Exclusive Interview on Autogas with Bart van Aerle, Vice President, Prins Autogassystemen

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1. What are the benefits of Autogas (LPG as a transport fuel) compared to conventional fuels?

Certainly, its environmental benefits come to mind first. Autogas is a byproduct of oil refining and natural gas extraction that can be used as a transport fuel. At the tailpipe, the fuel is much cleaner than traditional fuels. And with the latest direct injection technology, the engine is even more fuel efficient.

Another great advantage is that compared to petrol, the Octane number is higher, meaning more power but with less emissions.

Besides the significant environmental and performance benefits, the main reason why customers choose Autogas is its affordability. It is much cheaper than conventional fuels without any loss of performance.

2. How can it support governments’ wider sustainable transport goals?

Several studies, research and publications clearly demonstrate that there is no silver bullet, so different energy pathways are needed to reduce CO2 and pollutant emissions. Autogas contributes to lowering CO2 emissions by up to 21% and particles up to 95%. That is quite a contribution I would say, especially given the fact that this technology is available now for the millions of cars on the roads today, which can easily and cost-effectively be converted to run on Autogas. So in countries where Autogas is not popular yet, the contribution towards emission reductions will be even greater.

3. As we know, Autogas is the number one alternative fuel in the world. However, 70% of global demand is concentrated in just 10 countries. What’s holding back demand in other markets?

Autogas has been in use for a long time – over 70 years. The success of the market depends heavily on government support, including regulations, fuel taxations policy and oil prices.

4. How might regulation improve uptake, and are governments doing enough to support it?

As a result of different factors, including increasing public awareness, and policymaking, we are seeing a new paradigm for corporations towards more sustainable and transparent business practice, which is a great thing.

However, businesses need certainty to survive and regulations should be set for longer periods of time so that investments that are made can be secured. In the Netherlands for example, governments tend to change policy after every election or when an initiative becomes too successful. This creates confusion for businesses and consumers who become unsure of what car they should buy.

5. The Autogas Day initiative first started with a local edition in 2018 in the Netherlands. What is the biggest takeaway from that event?

Autogas Day indeed started in the Netherlands as the need for making positive noise in the market was necessary. The Dutch market has been in decline for several years. If nothing is done, the market will likely disappear in a few years. Investments in infrastructure need to be renewed and the number of conversion centers is in decline as well. All the great benefits of driving on Autogas will be gone and the employment of thousands of people in the sector as well if we don’t act fast. Therefore, all the market players connected through the Dutch association and set up the national Autogas Day. Now we are working together to kick-off international Autogas Day during the 32nd World LPG Forum & European Congress taking place in Amsterdam this September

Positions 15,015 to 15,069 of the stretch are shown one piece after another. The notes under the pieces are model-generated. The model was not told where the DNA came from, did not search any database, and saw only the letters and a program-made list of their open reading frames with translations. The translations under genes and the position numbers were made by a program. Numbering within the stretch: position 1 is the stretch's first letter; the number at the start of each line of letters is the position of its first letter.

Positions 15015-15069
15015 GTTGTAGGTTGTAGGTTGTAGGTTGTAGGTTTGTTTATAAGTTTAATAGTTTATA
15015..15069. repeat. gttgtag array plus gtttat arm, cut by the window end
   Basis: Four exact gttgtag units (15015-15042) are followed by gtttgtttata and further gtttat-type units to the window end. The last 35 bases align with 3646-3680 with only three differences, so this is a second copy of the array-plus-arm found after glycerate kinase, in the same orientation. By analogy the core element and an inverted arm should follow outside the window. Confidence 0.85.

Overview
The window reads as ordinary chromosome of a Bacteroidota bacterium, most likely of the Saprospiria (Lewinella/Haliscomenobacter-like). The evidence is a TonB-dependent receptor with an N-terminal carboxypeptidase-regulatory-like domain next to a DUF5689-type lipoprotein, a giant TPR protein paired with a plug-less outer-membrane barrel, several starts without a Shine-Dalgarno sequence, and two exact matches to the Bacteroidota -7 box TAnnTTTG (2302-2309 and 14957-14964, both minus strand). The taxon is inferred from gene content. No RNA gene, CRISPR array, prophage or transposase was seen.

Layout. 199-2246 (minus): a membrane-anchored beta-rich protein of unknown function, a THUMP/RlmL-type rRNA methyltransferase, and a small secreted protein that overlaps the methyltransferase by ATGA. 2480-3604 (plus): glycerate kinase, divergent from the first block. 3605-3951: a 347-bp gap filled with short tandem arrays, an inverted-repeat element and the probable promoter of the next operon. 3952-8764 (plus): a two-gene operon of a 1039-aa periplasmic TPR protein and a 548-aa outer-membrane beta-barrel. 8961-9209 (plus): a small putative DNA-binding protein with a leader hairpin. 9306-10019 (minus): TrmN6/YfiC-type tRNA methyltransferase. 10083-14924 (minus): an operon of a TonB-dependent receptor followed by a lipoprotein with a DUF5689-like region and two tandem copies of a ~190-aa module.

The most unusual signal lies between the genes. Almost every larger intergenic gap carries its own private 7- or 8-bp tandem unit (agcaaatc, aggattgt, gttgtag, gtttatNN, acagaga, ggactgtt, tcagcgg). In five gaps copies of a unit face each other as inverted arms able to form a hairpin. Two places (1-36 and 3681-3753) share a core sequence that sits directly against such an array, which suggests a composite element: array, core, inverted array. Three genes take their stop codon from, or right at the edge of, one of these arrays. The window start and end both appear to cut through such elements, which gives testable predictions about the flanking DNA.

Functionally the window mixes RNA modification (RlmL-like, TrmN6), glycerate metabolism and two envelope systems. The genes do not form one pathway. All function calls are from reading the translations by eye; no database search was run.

The biggest takeaway from the local edition last year is that we managed as a group to work together to reach out to hundreds of thousands of people that normally are not in contact with Autogas, broadening our reach and amplifying the positive messages around Autogas. As a result, the market now seems stable and even growing a bit this year. This is a positive example or how to reinvigorate an existing market and so we encourage faith and teamwork among our partners in other markets to implement similar initiatives to ensure the long-term success of this important industry

6. How has the industry progressed since the fuel was first used in the 1940s and what lies ahead for the sector?

Since 1940’s, we have been following the technological developments in the automotive industry and the related emission requirements, including Euro 6 and WLTP.
From the carburetor -> single point injection -> multipoint port injection -> direct injection and now engines with a combined port and direct injection technology, always proving our ability to innovate and that our technology development is featured in the latest models on the market today.

We are now seeing Autogas establishing itself in emerging markets around the world. Different countries, regions and cities are realising the opportunity to cost-effectively reduce the carbon and pollution footprint of transport with Autogas today. In the future, BioLPG, a sustainable and renewable fuel with even greater emission potential can play an important role in the long-term.